(Washington) Dwight Eisenhower, Colin Powell, or even Harriet Tubman: the Pentagon commission responsible for renaming American bases named after Confederate generals published Thursday a list of possible new names, combining generals, soldiers and illustrious civilians.
“The naming commission has deliberated extensively on thousands of possible new names suggested for the nine army installations originally named in commemoration of the Confederate States of America,” the body explains on its website, adding that it received 34,000 suggestions.
These bases, such as Fort Benning in Georgia or Fort Bragg in North Carolina, are all located in the southern United States, and pay tribute to Confederate generals, who fought in defense of slavery during the Civil War ( 1861-1865).
Among the 87 names put forward by the Commission are some illustrious generals such as Dwight Eisenhower, architect of the Allied victory in the Second World War and President of the United States between 1953 and 1961, or George Marshall, who gave his name to the plan to rebuild Europe after World War II, earning him a Nobel Peace Prize.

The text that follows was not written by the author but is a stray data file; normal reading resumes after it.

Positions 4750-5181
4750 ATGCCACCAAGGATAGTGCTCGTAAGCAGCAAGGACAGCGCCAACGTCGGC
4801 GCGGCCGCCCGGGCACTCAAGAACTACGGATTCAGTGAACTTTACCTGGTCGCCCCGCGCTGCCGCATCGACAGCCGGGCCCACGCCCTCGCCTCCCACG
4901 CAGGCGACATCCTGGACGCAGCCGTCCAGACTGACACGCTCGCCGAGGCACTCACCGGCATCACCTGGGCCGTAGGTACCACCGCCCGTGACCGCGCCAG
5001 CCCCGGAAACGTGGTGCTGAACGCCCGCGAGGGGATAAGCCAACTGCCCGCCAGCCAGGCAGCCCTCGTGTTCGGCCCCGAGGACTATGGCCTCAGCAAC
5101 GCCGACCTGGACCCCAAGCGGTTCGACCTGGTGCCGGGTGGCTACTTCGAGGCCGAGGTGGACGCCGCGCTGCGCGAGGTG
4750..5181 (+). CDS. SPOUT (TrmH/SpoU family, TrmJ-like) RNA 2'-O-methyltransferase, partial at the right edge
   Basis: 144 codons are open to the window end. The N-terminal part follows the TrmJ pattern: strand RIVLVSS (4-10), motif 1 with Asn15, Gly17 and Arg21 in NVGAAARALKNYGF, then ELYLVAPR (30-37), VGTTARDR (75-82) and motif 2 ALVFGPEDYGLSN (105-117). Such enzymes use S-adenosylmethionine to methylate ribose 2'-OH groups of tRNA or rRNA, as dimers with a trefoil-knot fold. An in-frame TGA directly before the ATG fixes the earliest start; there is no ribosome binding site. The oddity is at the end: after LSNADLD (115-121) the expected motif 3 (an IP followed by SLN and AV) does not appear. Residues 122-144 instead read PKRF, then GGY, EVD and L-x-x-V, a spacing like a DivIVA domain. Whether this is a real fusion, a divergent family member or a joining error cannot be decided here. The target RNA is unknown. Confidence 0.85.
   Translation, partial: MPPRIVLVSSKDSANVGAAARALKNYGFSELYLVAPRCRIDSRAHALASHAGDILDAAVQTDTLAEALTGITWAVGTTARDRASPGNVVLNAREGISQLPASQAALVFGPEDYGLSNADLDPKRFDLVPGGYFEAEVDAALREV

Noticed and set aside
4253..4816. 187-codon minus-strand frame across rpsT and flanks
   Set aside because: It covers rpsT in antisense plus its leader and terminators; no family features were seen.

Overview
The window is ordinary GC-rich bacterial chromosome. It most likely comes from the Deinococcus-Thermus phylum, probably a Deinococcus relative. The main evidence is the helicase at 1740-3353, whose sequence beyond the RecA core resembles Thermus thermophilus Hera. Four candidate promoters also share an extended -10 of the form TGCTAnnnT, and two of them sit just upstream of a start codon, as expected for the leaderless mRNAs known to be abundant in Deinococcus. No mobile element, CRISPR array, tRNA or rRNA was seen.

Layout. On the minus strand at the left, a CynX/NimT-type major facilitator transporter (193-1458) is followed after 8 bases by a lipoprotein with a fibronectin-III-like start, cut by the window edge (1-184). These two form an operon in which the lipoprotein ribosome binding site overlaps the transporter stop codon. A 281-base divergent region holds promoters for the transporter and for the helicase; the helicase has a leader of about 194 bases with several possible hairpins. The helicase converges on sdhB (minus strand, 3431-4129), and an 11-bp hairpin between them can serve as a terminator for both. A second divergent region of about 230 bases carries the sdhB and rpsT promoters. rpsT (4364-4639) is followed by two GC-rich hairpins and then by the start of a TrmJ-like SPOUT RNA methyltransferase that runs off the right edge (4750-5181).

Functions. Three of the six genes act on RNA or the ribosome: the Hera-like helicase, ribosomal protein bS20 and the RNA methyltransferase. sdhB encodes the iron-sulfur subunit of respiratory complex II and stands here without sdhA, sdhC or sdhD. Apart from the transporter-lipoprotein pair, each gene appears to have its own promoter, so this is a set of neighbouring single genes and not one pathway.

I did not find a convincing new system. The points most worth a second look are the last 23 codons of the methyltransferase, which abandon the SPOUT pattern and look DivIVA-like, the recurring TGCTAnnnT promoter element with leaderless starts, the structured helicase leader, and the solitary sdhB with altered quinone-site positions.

The first African-American Secretary of State Colin Powell, who died in 2021, also appears in this list. Also a former general, he was one of the main advocates of the war in Iraq in 2003.
The names of certain civilians are also put forward, such as that of Harriet Tubman, who in the 19and century fled slavery and smuggled dozens of slaves to the northern United States and Canada before and during the Civil War, before participating in the fight for women’s suffrage.
The issue of naming bases honoring Confederate generals is a sensitive topic in the United States. Former Republican President Donald Trump had thus vetoed in 2020 a defense budget providing for the creation of the commission, a veto finally overridden by Congress.